Let us remember this:
"PRs in workforce jumped by 91% from 2001 to 2010".

In 2016, during the next general election, we feel and remind ourselves how much much we have been drown by tsunami of permanent residents and foreigners.

Then we know what we shall do in the final day of general election.

Anonymous said...

We learn so much about all the bad policies and are able to link terrible things happening to them. Thanks to the non-mainstream internet media nowadays. Just not long ago, we still thot everything was so good and doing fine in S'pore.

Anonymous said...

As more and more are revealed, Singaporeans will slowly but surely realised that they papist Leegime has been fooling them all these years. They should rightfully feel cheated and be very very angry. Otherwise something is wrong. Singaporeans pls wake up from the pap spell.

Ng Eng Hou said...

Not surprised by this because the way the government handed out PRs is liked businessmen giving out name cards.

Who to blame? Blame those people who voted for PAP?

If you want to bring in more people, you must make the piece of 'cake' bigger so everyone has a fair share. Without this, there can only be social tension. We're now having more and more educated people being unemployed. What are they going to do with these displaced people?

If in Election 2016, we're going to have the same result as in 2011, I will say we're finished because most of us are simply brain-dead!

Anonymous said...

Anybody who takes MRT to & from work will know. No need for overpriced so-called professors who frankly don't deserve their salaries.

10 years ago on the trains, you can tell that about 30% are foreigners.

Today, unless you're blind, you can see that easily 50%-60% are foreigners. And that's on the earlier times -- for workers starting work by 8.30am or 9am.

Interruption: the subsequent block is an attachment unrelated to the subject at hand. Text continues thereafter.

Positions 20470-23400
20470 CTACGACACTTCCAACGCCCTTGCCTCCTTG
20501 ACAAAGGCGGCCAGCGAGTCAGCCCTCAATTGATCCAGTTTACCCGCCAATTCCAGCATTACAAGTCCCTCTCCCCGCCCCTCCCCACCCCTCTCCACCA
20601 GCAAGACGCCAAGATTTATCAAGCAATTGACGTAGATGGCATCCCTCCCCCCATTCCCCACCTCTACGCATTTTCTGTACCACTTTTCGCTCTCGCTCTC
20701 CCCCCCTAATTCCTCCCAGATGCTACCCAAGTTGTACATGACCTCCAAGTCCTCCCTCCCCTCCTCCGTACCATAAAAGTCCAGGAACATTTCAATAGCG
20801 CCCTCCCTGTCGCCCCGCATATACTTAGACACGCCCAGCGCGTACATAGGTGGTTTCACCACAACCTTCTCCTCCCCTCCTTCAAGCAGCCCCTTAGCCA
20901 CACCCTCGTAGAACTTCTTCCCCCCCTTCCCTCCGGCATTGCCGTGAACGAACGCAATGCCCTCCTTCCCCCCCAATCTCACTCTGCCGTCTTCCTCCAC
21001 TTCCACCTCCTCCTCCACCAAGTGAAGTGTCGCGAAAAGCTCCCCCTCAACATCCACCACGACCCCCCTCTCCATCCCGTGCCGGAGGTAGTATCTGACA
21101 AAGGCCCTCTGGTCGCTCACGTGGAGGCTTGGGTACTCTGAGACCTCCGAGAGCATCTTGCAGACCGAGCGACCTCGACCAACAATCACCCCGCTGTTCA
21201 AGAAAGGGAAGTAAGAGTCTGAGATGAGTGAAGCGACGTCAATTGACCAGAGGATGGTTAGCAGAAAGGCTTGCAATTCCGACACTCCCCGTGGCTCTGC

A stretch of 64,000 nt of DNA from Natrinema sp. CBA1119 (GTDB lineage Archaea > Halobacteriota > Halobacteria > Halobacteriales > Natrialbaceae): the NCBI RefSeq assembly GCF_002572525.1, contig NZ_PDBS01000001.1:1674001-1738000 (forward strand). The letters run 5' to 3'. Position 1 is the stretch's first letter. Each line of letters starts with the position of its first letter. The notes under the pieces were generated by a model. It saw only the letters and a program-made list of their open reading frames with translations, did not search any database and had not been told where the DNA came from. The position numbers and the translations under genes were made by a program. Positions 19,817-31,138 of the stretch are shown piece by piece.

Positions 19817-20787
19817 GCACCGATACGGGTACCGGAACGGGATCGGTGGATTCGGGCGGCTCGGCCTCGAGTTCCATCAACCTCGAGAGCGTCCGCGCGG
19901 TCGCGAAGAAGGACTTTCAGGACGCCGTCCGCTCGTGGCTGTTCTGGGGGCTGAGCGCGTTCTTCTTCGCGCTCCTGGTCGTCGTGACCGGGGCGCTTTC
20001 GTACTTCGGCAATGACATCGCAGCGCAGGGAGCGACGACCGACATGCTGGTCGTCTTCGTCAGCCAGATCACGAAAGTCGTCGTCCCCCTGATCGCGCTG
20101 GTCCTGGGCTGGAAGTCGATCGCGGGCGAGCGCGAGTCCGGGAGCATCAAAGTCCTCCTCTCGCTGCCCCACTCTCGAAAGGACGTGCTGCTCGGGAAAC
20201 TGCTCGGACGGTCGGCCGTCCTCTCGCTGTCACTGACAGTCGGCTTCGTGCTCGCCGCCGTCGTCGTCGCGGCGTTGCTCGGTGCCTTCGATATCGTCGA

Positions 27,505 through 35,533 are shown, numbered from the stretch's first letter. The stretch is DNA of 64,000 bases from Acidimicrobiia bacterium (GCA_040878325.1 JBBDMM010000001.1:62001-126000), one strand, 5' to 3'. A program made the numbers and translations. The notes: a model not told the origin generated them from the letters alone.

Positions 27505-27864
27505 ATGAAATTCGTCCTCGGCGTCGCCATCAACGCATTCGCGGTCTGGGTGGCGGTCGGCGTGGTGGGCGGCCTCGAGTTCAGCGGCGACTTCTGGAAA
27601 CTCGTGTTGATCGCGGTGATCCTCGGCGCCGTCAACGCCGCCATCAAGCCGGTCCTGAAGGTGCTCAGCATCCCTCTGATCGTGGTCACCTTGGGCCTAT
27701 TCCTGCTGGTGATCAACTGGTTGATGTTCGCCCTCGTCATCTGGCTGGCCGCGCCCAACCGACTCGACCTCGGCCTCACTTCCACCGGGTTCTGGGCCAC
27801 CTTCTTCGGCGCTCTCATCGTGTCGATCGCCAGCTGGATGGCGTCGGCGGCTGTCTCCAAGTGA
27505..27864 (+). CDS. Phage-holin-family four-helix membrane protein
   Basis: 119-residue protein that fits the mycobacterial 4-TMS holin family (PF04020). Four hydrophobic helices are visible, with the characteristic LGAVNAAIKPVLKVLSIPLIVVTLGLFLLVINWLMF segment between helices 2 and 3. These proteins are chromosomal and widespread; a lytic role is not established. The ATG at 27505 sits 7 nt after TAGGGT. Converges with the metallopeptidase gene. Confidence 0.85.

If you take the later trains e.g. 9.30am, you will find out that 70%-80% of the people are foreigners. From firsthand experience, the average foreigner PMEs prefer to start work later at 10am. And many MNCs accommodate such foreigner preference, especially the foreign banks.

Anonymous said...

"If you take the later trains e.g. 9.30am, you will find out that 70%-80% of the people are foreigners."

Good observation. But there are many donkeys still spinning stories on integration and the need for immigrants to augment the population.

Anonymous said...

The PAP only wants to increase the workforce at all costs as their objective is to fuel our GDP. They do not care a damn if the jobs go to Singaporeans a not. What they say about Singaporeans being first just do mot align with their actions.
The consequence of massive influx of foreigners results in overcrowding at all levels- our transport infrastructure, our inadequate supply and rising price of HDB flats, shopping malls and poorer quality of living. PAP just do not feel for the sufferings of Singaporeans have to endure at ground level.

Anonymous said...

Not all PRs are part of the workforce. Many are students, a few are homemakers, many are not in the country.

But it is quite possible that the vast majority of new jobs was taken by PRs and pass-holding foreigners.